Advertisement
YOU ARE HERE: LAT HomeCollections
(Page 2 of 2)

ART REVIEW : Two Masters Who Set California Creativity Apart : Shows of William Brice and Richard Diebenkorn combine to inspire thoughts of what it means to be a West Coast artist.

March 27, 1993|WILLIAM WILSON | TIMES ART CRITIC

The show and its catalogue are the work of gallery director Selma Holo's Museum Studies Program under the guidance of USC professor Susan Larsen. It was drawn from the collection of Harry W. and Mary Margaret Anderson, who, on evidence have been passionate and perceptive collectors of Diebenkorn's works on paper for a very long time. On the walls of the Fisher Gallery this show functions as a miniaturized survey of his oeuvre since the '60s. Somehow it's concentrated focus dramatizes Diebenkorn's fundamental concern with structure.

His West Coast rumination on modernism has taken more than one form. His figurative etchings of the '60s take the cosmopolitanism of a Matisse or Bonnard and anchor it back to traditional American realism, to Hopper and the Ashcan School. The results are relaxed interior scenes of the good life in California, its easy sophistication and underlying anxiety. A girl reclining in saddle shoes brings just a hint of Balthus-like eroticism to suburbia. A walking figure has a vague overtone of the spectral. A more recent self-portrait finds the artist with a double-outline nose that has a bit of fun with Picasso.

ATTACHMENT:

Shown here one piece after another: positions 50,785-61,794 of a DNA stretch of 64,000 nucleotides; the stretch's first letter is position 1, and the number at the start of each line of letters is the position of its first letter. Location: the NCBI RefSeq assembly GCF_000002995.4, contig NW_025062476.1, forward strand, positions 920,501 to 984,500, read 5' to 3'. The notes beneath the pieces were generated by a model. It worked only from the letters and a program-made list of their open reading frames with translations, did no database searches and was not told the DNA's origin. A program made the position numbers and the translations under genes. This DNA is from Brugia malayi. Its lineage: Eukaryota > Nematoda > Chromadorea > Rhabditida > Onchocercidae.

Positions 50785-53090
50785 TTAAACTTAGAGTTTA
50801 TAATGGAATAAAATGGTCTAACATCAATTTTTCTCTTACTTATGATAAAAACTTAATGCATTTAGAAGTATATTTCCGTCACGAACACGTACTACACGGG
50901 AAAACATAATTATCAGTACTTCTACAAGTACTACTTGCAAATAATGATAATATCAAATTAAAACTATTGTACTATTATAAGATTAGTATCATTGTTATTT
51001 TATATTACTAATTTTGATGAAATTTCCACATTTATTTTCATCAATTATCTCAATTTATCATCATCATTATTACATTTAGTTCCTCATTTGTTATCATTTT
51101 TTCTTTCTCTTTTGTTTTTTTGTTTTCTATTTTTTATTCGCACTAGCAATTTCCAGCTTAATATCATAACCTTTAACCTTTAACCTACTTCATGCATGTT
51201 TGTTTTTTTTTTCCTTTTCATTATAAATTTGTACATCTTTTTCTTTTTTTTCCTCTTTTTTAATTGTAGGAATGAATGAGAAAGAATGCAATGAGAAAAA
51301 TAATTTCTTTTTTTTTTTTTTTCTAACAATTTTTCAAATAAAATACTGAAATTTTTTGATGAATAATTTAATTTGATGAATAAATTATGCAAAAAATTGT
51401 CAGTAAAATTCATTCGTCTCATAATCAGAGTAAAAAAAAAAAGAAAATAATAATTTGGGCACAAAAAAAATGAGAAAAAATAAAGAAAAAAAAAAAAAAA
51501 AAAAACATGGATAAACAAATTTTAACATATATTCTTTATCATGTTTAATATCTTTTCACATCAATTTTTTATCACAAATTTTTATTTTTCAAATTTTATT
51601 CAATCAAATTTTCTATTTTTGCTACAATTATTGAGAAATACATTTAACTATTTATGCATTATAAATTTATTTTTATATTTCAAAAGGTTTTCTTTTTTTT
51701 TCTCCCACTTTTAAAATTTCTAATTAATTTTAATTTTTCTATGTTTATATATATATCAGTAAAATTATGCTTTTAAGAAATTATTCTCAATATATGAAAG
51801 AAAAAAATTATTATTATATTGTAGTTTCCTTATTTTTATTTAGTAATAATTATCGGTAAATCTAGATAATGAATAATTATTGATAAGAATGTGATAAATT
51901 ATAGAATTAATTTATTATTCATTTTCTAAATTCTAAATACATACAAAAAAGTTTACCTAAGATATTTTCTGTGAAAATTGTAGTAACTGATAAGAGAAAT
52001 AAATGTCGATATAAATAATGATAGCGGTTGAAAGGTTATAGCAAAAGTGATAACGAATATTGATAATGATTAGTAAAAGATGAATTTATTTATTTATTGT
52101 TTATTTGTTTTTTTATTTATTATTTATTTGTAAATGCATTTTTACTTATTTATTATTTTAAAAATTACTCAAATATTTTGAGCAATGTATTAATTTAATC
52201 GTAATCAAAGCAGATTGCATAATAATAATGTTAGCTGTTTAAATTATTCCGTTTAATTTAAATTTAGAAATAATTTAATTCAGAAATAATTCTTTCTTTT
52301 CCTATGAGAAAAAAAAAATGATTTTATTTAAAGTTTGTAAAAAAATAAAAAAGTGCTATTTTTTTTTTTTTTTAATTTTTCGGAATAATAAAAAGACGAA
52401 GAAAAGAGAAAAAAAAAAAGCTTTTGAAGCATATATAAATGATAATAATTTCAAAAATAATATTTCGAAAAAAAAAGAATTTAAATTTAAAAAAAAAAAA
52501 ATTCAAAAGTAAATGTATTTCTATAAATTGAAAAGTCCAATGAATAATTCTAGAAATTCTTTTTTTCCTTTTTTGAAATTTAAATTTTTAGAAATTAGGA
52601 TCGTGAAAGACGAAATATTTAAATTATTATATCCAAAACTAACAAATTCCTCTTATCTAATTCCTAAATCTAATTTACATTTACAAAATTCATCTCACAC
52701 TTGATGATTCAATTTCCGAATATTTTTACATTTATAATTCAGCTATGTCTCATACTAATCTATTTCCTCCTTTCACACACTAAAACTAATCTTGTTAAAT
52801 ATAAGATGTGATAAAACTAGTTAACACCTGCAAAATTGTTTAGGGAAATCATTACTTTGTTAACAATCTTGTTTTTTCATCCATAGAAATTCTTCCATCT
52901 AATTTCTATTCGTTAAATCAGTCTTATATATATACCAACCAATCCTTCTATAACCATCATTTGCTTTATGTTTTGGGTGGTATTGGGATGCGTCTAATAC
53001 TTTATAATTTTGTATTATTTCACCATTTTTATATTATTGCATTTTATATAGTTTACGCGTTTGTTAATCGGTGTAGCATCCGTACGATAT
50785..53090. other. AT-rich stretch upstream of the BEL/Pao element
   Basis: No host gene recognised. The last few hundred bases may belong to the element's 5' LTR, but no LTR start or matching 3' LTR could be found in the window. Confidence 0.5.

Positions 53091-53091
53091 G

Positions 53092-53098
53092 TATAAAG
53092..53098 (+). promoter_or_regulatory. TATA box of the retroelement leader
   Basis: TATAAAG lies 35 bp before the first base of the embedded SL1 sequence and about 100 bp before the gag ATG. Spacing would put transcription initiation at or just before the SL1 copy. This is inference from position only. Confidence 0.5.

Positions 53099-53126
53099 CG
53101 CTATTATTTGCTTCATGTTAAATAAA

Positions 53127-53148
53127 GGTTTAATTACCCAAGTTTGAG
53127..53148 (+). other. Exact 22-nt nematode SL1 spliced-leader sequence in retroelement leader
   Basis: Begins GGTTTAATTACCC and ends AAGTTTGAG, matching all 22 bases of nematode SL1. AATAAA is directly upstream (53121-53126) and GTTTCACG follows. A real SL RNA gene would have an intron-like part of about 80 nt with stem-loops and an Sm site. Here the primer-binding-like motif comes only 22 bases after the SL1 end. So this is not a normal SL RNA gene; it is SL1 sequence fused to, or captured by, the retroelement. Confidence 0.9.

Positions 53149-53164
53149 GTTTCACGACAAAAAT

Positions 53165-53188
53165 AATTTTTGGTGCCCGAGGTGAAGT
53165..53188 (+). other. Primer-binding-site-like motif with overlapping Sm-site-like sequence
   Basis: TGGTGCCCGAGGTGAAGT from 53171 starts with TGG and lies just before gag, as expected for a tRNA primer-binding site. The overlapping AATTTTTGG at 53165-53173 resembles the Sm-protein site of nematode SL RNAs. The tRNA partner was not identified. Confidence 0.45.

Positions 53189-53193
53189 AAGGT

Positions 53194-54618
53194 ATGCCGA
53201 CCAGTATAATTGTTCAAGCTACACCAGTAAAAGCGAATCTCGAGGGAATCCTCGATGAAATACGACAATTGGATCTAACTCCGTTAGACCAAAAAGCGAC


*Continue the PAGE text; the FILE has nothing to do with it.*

But the structure of the etchings is as sober and solid as Piero della Francesca, Vermeer or Cezanne. Those guys don't make jokes. There is also a bit of muffled playfulness about works in Diebenkorn's occasional clubs and spades series. They reflect the artist's childhood fascination with knighthood, chivalry and coats-of-arms. Even when he's toying with these slightly abstract-surreal forms he can't help making them solid as armor. They look like ship's screws and iron orchids.

Diebenkorn's long contemplation of the Southland in his "Ocean Park" yielded many excellent paintings. The Anderson collection includes small versions in gouache, acrylic, pastel, crayon and collage that are in some cases better than the full-size versions. They are so architecturally solid they look like abstractions drawn from Paxton's Crystal Palace.

Brice's and Diebenkorn's shared attraction to absorbing the timely into the timeless is part of an aesthetic that sets California art apart, stamping it with the peculiar originality of its place.

Advertisement
Los Angeles Times Articles
|
|
|